The history of O.S.C.A. - Fratelli Maserati S.p.A

Get to know the story of what happened after the maserati brothers left the mother company. #OSCA

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In 1937, the remaining Maserati brothers had sold their shares in the company to the Orsi family, who, in 1940, relocated the company headquarters to their hometown of Modena, where you can still find it today.

O.S.C.A. was founded in 1947 by Ernesto Maserati and his two brothers Ettore and Bindo who had all left Maserati after their ten year contract with Adolfo Orsi terminated. Ernesto was engineering manager and the two others, Ettore and Bindo, were operations managers at O.S.C.A.

The O.S.C.A. factory was at San Lazzaro di Savena outside Bologna, where Maseratis were originally made between 1926 to 1940. Their basic business goal was to develop an automobile to compete in the 1100 cc racing class.

O.S.C.A. MT4

O.S.C.A. MT4

O.S.C.A.’s first automobile was the MT4 and it had a “Maserati Tipo 4 cilindri” engine. It was a 1092 cc engine (72 PS, 53 kW, 71 hp at 6000 rpm) had a FIAT-derived block, alloy head, and the bodywork was built as a two-seater barchetta. The MT4 first raced in 1948 at the Pescara Circuit and the Grand Prix of Naples, where it was driven to a win by Luigi Villoresi. The engine was modified to 1342 cc form (with 90 PS, 66 kW, 89 hp at 5500 rpm) in 1949.

In 1950, a new DOHC engine was used on the MT4-2AD which raised power to a maximum of 100 PS (74 kW, 99 hp) at 6300 rpm and in 1953 the engine was enlarged to 1453 cc (110 PS, 81 kW, 108 hp at 6,200 rpm). The all new tipo 372 DS twin spark engine with 1491 cc (120 PS (88 kW, 118 hp) at 6300 rpm) was later used in the 1955 O.S.C.A. MT4 TN, standing for Tipo Nuovo.

With this new engine, the car received the new name FS 372, of which five were built. One of these belongs to Sir Stirling Moss, who still races it in historic races across the globe. Versions of this engine went on to be used in coupé and convertible models of regular Fiats from 1959 to 1966.

These automobiles were mainly barchettas, but a few were built with more luxurious berlinetta bodies by Pietro Frua, Michelotti, Zagato and Vignale. A Vignale was run in the 1500 cc class at the 1953 24 Hours of Le Mans.

The 1954 12 Hours of Sebring was won by drivers Stirling Moss and Bill Lloyd in an O.S.C.A. MT4 as part of the Briggs Cunningham Team.

O.S.C.A. at 24 Hours of Le Mans in 1953

O.S.C.A. at 24 Hours of Le Mans in 1953

Arguably the most famous of all is the 1954 Osca MT4 Simpson Special 1500cc Streamliner, seen above at the gates of the OSCA factory. The car broke no less than 18 world records in 1955 at Bonneville including an average of 261 Km/h over 10Km with the driver Tony Bettenhausen.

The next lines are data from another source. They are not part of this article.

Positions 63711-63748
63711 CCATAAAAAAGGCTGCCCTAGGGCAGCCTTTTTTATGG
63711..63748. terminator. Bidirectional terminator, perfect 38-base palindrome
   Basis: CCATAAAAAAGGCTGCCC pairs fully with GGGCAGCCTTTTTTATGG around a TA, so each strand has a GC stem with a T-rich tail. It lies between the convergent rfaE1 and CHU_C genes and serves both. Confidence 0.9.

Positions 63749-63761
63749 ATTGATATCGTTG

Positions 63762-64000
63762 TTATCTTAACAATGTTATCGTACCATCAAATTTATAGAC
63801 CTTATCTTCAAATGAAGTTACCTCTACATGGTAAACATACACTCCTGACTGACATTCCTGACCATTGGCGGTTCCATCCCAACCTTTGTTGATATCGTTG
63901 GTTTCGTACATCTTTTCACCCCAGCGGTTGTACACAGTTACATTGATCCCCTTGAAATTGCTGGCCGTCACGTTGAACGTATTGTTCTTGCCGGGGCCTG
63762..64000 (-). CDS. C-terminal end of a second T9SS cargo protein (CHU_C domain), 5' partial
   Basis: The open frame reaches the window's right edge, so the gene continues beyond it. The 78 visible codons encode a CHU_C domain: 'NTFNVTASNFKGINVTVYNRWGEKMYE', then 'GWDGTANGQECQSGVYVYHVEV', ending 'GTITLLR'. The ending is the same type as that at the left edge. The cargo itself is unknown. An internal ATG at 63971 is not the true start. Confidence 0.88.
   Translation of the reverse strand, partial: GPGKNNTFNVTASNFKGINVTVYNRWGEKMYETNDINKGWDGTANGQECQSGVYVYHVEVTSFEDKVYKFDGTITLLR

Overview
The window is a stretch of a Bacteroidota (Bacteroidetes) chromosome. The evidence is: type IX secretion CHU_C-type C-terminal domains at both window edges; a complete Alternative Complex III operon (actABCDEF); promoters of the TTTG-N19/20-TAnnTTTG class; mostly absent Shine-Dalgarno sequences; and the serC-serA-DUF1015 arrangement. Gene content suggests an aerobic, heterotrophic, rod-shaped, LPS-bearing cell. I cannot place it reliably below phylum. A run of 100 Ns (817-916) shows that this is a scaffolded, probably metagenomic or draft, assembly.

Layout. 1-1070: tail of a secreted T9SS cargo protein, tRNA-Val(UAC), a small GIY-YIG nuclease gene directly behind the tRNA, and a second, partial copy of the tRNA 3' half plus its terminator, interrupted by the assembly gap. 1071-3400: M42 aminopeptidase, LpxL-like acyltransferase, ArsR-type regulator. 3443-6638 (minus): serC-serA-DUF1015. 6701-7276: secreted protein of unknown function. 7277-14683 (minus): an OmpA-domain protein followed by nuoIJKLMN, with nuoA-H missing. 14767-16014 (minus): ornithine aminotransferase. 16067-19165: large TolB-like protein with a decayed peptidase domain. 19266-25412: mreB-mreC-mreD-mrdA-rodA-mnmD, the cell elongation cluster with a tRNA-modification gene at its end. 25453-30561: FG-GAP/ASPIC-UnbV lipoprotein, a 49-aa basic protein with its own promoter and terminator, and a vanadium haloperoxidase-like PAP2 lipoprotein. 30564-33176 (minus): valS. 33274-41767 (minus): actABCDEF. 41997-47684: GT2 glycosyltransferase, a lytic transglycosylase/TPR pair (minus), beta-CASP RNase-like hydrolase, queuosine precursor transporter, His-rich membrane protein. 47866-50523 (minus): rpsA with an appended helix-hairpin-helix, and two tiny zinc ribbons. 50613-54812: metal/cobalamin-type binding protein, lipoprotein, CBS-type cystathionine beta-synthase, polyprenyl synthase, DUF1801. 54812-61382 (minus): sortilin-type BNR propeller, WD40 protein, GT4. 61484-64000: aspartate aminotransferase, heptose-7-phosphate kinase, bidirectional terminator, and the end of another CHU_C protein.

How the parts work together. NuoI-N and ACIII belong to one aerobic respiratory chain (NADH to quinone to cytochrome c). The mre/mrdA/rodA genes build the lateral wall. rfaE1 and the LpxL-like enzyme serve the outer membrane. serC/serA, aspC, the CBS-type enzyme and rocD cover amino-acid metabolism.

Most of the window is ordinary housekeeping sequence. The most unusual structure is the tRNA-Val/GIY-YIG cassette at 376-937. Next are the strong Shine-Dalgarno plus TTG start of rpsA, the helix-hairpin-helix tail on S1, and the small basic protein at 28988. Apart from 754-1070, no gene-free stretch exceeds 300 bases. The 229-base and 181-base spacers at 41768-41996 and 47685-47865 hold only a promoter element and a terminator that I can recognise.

1954 Osca MT4 Simpson Special 1500cc Streamliner

1954 Osca MT4 Simpson Special 1500cc Streamliner

From 1951 to 1962, automobiles or engines made by O.S.C.A. also were entered in some Formula One and Formula Two events although they mainly built small sports cars of which some were designed by Pietro Frua. In the World Sportscar Championship OSCA vehicles ranked 10th (1953), 4th (1954), 6th (1957), 5th (1958) and 4th (1961).

The 750 cc 70 hp (52 kW) type S187 was introduced in 1956. Weighing 430 kg (948 lb), this car had a top speed of 110 mph (180 km/h). The name “187” refers to the displacement in cubic centimetres of each cylinder of the engine. In 1959 Jim Eichenlaub won the American H-Mod Title with this O.S.C.A. S187. Operating on a shoestring budget, Eichenlaub often slept in his tow car because there was no money for a motel. However he won his first race at Pensacola in April 1959.

The Formula Junior (FJ) used a Fiat engine of 1089 cc, and saw wins by Colin Davis and Berardo Taraschi in 1959.

In 1963 the brothers sold the company to Count Domenico Agusta, owner of MV Agusta, They did design work for Agusta until 1966. One of their final designs was a desmodromic four-cylinder engine, below you can see it.

O.S.C.A. ended operations in 1967.

Is O.S.C.A. the vision they had for Maserati S.p.A.? Probably… And if it was everything would have looked completely different now, but history went like this and there’s no point to want to change it now.

All the Maserati brothers are gone, but I’m grateful for what they gave us. They had a tough journey, but they were victorious in my book and stories like they had fuel me to do my best.

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